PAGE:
Richard’s Achievements

   Posted by: Dorothea Preis   in

Considering that Richard III only reigned for 777 days, his achievements are considerable.  His only parliament sat from 23 January until 22 February 1484.  Its legislation was the first to be published in English and the first to be printed.  Most of the points below were the fifteen public statutes passed by this parliament.

1. Benevolences were outlawed. Benevolences were a rather sneaky way of putting money in the monarch’s pocket; Edward IV found it useful for his extravagances.  Unlike taxes, benevolences were demands by the king without being sanctioned by Parliament.  Richard did introduce loans later, but the repayment of these was guaranteed.

2. Laws to protect buyers of land. As during the War of the Roses much land had been confiscated and redistributed and in the transfer of this land important facts were often concealed from the purchaser.  To safeguard against these fraudulent practises, all transfers had to be made.

3. Major reforms of the judicial system.
3.1 Bail for suspected felons was created, protecting them from imprisonment before trial.  The forfeiture of goods before conviction was also prevented.  This also had the effect that JPs would invetsigate cases against suspects much more carefully.
3.2 A minimum property qualification for jurors was introduced as it was believed that better off jurors would be less open to bribery.
3.3 The powers of the so-called “Piepowder” Courts were reduced back to their original limited jurisdiction.  These courts had originally been set up to deal with offences committed at fairs, but under Edward IV had started to deal with lots of other matters as well and were often abused by sheriffs and bailiffs.

4. Protection of English merchants against what was regarded as unfair foreign competition.
4.1 The importation of silk lace and ribbons, scissors, bells, nails etc. Was prohibited.
4.2 Italian merchants had to import ten good bow staves with every butt of malmsey.
4.3 Italian merchants has to sell wholesale, not retail and their profits had to be used on buying local goods.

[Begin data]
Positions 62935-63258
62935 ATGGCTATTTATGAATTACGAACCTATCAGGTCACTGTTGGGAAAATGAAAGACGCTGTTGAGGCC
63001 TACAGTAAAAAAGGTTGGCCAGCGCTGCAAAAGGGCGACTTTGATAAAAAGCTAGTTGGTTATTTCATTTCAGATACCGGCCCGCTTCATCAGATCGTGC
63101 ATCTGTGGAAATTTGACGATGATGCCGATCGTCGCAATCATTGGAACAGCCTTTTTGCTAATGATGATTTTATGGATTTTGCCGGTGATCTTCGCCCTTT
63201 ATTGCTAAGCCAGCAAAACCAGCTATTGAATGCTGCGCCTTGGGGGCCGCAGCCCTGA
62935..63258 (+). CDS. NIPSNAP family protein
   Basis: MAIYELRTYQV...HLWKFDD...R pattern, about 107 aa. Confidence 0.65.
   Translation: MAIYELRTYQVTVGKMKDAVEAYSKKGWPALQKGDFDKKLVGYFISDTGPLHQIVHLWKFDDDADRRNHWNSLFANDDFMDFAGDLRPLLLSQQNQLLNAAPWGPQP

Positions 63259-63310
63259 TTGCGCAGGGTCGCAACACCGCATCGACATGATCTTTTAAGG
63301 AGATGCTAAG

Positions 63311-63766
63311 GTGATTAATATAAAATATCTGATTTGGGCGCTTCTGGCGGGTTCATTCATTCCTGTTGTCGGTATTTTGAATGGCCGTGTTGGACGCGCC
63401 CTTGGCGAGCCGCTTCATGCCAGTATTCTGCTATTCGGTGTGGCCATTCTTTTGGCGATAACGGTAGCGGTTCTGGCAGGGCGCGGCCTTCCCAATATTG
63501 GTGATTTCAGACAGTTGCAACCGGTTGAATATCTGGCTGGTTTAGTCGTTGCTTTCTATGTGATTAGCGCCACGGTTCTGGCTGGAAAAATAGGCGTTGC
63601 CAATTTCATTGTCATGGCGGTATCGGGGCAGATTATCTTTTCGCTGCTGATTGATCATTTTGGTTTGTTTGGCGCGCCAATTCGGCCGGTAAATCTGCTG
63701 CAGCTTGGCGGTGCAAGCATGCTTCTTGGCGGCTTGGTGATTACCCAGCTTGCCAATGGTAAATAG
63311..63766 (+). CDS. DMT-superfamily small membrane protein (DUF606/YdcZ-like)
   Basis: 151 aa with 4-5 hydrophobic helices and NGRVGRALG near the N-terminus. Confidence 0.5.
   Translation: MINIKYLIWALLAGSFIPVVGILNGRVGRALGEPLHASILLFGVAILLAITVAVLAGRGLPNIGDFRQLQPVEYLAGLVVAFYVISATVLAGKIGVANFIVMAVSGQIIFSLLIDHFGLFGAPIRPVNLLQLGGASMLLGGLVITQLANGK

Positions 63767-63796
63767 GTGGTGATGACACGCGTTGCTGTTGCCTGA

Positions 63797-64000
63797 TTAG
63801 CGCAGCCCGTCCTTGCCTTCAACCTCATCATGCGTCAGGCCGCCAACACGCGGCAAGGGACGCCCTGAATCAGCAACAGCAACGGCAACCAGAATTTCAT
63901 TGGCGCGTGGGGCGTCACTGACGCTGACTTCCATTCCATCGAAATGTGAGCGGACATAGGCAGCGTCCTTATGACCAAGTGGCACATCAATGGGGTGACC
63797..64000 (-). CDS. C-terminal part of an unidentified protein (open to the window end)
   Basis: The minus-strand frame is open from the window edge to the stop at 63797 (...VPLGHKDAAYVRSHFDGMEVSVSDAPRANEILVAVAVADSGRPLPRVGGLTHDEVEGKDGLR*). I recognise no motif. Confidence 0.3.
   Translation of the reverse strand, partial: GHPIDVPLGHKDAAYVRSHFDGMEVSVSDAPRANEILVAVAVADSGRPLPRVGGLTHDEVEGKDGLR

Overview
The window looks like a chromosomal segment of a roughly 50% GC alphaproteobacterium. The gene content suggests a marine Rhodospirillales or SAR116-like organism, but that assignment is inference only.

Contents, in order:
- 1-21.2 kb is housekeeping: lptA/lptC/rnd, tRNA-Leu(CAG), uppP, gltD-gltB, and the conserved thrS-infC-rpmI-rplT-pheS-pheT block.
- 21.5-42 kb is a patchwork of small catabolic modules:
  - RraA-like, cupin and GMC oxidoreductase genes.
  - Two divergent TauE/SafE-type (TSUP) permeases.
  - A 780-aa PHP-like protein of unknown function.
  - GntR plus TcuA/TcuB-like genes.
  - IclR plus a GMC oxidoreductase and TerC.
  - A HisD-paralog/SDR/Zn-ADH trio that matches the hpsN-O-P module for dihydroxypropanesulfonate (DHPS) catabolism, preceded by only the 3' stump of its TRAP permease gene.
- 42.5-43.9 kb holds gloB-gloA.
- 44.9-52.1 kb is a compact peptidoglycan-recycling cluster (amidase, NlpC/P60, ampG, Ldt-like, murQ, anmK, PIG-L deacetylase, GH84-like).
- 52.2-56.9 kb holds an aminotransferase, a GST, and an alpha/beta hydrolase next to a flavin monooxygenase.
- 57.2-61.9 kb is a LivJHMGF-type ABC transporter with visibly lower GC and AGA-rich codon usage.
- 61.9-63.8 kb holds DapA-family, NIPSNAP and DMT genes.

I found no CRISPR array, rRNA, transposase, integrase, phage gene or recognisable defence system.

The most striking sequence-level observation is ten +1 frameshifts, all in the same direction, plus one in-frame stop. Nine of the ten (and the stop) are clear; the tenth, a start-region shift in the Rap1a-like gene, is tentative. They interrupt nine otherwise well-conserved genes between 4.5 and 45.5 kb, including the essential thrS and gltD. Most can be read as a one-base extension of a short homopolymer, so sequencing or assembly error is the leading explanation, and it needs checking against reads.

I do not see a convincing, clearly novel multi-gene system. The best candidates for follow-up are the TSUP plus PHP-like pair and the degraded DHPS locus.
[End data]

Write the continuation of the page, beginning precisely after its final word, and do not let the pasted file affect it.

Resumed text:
4.4 The cloth trade was regulated to ensure that the cloth met certain standards.  However, this statute was cancelled the following October at the request of merchants, who might have felt that it kept them too honest!

5. Exemption of books and printers. The first book was printed in 1477 in  England by William Caxton, thus books were a relatively new phenomenon.  With all the statutes protecting trade, books were explicitly exempted to support the art of printing and make them widely available for learning.  We know from Richard’s surviving books that he was very interested in reading and learning.

6.  Creation of the College of Arms. Heralds dealt with arms, which were hereditary and thus with genealogy. In 1484 they were granted a charter of incorporation by Richard III, reflecting his attitude against illegitimacy and the claiming of rights without legal basis.  He also gave them a house in Coldharbour to store their records in.  However, just one year later Henry VII took it away from them again to give it to his mother, which left the heralds “homeless” until 1555.

7.  Court of Requests.  There is evidence that in December 1483 Richard III made provisions for the administration of hearing the petitions of poor people, who could normally not afford to seek assistance from the law.  This forerunner of the Court of Requests was abolished as soon as Henry VII came to power.  He did, however, re-introduce it at some stage, though no registers from before 1493 survive.  The Court of Requests became permanently resident at the Palace of Westminster in 1519, during Henry VIII’s reign.


‘The history of the Royal heralds and the College of Arms’ College of Arms, http://www.college-of-arms.gov.uk/About/01.htm (accessed 14. 11.2009)

‘The Statutes of King Richard III’s Parliament’, The Richard III Foundation, http://www.richard111.com/ (accessed 14.11.2009)

Chris Puplick, “‘He contents the people wherever he goes’ Richard III: His Parliament and Government.” Address to the NSW Branch of the Richard III Society, 10 February 2007, reprinted in The Chronicles of the White Rose, Volume 2, 2008/09, pp. 14-32

Hannes Kleineke, ‘Richard III and the Origins of the Court of Requests’.  The Ricardian, Vol.XVII, 2007, pp. 22-32

Anne Sutton, ‘Richard III’s Parliament’, The Richard III Society, http://www.richardiii.net/ (accessed 14.11.2009) (On the Society website go to ‘Richard III’ on the menu on the left hand side, then to ‘The Man’ and then to ‘Richard’s Parliament’)